Yeti Cycles has made improvements to their feminine offering of the Norrie and it became our Top Pick. The bright color and durable construction sparked our curiosity but the comfortable stretch, details, and inseam length made it a winner. Updates are subtle, but notable, especially in the sizing. The ruched legs keep the short looking feminine without sacrificing performance.
Testing women's mountain bike shorts on the jump line.
Fit and Comfort
Last year we found the Norrie to run very small. The sizing on the updated short is much improved and our testers found that it was true-to-size. There was plenty of room in the leg for strong thighs, and they remain comfortable with kneepads.
The Norrie has nifty little external webbing straps and cinches to customize the waistband. Primarily, we appreciated the innovative design and prefer it to the Velcro closures that are common in many other brands of shorts. We loved that they were minimal, easy to adjust and blended in with the rest of the short, while the pink buckles add a small bit of flair. Similar to how you tighten a backpack strap, simply pull the Yeti blue nylon webbing strap forward to tighten the waist and push back the cinch to loosen the webbing. The straps did not slip during the ride, and the ends are tipped in grippy rubber and simple to operate, even with gloved fingers, should you need to make an adjustment on the fly.
The waist cinch on the Yeti Norrie is great for small adjustments.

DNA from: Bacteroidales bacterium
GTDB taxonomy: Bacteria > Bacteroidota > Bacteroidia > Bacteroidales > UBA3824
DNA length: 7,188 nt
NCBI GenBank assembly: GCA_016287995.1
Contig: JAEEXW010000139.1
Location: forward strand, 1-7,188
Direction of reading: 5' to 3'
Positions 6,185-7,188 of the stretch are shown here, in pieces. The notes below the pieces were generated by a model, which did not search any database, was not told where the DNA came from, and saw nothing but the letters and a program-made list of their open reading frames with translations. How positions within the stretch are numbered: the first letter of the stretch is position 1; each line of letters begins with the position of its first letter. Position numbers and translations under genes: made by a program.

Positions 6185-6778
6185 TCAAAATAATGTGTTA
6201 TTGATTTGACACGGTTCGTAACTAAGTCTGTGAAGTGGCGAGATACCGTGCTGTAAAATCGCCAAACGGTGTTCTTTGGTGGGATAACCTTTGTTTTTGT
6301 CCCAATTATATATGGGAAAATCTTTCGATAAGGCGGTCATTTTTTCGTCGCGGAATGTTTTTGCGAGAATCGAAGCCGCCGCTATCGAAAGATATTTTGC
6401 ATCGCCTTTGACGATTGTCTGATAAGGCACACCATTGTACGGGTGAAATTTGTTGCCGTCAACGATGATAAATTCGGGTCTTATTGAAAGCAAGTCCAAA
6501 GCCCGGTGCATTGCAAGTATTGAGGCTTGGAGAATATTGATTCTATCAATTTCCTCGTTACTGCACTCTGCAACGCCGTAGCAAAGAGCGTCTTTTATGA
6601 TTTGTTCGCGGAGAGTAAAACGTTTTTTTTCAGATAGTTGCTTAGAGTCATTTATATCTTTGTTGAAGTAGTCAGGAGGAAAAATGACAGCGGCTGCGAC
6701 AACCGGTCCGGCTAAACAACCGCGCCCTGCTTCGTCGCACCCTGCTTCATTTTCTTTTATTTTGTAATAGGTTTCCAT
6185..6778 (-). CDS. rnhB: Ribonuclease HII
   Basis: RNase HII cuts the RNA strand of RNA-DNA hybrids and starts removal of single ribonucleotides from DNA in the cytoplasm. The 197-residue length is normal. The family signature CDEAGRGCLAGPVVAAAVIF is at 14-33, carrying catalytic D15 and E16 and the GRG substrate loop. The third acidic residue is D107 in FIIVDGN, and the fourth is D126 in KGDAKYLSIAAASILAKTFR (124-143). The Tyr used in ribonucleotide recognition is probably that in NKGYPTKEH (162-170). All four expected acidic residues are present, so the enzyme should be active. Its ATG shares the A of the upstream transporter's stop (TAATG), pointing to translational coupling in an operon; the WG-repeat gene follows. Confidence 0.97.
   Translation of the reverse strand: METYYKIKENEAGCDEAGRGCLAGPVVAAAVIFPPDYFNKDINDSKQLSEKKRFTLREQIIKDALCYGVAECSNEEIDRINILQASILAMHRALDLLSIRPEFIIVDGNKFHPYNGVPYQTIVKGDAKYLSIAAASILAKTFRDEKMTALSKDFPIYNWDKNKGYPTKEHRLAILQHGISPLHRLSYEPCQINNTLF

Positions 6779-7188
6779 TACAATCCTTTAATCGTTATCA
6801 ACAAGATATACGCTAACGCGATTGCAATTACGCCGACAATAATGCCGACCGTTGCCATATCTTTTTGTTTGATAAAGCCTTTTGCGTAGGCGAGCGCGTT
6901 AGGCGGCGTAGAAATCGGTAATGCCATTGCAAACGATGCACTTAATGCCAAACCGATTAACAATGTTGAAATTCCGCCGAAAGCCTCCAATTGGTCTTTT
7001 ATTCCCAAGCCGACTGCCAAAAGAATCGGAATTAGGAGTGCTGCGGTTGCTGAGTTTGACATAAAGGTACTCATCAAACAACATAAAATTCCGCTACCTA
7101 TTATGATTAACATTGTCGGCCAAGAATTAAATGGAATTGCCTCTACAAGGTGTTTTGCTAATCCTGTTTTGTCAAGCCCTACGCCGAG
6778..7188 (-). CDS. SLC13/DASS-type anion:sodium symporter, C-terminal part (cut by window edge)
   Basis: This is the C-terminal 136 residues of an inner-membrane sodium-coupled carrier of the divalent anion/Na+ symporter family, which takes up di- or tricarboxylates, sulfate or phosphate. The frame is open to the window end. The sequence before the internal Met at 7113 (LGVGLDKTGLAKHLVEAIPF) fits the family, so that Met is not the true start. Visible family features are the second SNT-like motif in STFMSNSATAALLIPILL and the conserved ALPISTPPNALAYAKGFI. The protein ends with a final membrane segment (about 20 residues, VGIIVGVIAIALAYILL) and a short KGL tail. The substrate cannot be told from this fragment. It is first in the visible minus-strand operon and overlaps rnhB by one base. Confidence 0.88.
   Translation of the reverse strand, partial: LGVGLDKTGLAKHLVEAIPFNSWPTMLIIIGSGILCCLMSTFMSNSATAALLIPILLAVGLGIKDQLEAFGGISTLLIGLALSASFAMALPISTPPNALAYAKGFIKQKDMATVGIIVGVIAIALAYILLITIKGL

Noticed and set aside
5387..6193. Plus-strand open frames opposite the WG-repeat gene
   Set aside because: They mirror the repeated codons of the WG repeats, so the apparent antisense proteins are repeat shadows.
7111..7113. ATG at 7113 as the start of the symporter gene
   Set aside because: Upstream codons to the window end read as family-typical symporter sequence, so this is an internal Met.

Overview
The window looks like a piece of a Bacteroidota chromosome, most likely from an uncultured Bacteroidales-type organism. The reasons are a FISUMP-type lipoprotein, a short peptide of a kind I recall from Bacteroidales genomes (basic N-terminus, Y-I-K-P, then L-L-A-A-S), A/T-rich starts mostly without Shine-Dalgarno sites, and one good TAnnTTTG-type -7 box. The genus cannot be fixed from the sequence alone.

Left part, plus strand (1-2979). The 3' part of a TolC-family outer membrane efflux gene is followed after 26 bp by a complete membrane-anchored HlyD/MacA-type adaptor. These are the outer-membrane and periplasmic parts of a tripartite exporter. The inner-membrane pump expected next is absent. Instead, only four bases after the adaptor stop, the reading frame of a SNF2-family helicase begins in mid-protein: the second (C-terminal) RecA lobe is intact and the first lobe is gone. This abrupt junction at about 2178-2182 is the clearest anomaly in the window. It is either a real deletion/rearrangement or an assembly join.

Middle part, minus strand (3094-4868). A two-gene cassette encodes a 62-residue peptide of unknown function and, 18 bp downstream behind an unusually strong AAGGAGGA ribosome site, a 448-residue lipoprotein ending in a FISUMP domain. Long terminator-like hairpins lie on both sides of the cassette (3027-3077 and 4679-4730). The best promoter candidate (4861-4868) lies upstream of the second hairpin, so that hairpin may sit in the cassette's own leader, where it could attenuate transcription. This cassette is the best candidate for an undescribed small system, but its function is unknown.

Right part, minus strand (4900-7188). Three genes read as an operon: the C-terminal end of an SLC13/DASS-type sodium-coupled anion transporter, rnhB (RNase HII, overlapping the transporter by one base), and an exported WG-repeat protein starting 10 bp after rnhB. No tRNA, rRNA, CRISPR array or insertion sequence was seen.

The tester with the smallest waist felt that the waist adjusters bunched up a bit on the sides to create some bulk on the waist that was odd looking, though not uncomfortable. Another low profile waistband we loved was also from Yeti, on the Avery.
In addition, the Norrie had silicon grippers all along the waistband which provided a no-slip grip at the waist. The Norrie has a ventilation panel on the lower back which provided excellent breathability, as well as adding some visual contrast to the turquoise.
Yeti has managed to craft the short with a rear stretch panel and glide patches for the thighs to create a functional and flattering fit. If you prefer a slimmer fit, you may want to size down with this model, but testers with athletic thighs appreciated the more generous sizing.
We've got to hand it to Yeti for putting out a women's short that can take the hits as well as their male counterpart. Designed with the durability for downhill in mind, the Norrie is constructed of a burly polyester that held up against granite slides and tree branch grabs, earning it high scores in protection. The 12-inch inseam kept us comfortable on familiar technical terrain, and the flared hemline created a seamless overlap between the tops of kneepads when we wanted additional protection. Pad up and you're ready to go anywhere.
If you're interested in more stretch and almost as much protection, the Troy Lee Skyline will do the trick.
Testing on the rocky entry to the jump trail. The Yeti Cycles Norrie was up for the job!
For having such tough construction, the Norrie manages to pedal very well! The addition of the rear stretch panel helped our riders feel comfortable in the saddle. The 100 percent polyester fabric boasted a two-way stretch component, with a back panel for stretch across the hips and the waist.
They also included internal silky "glide patches" which helped the short stay put while the rider pedaled. Overall, the glide patches work really well, and no one mentioned the Norrie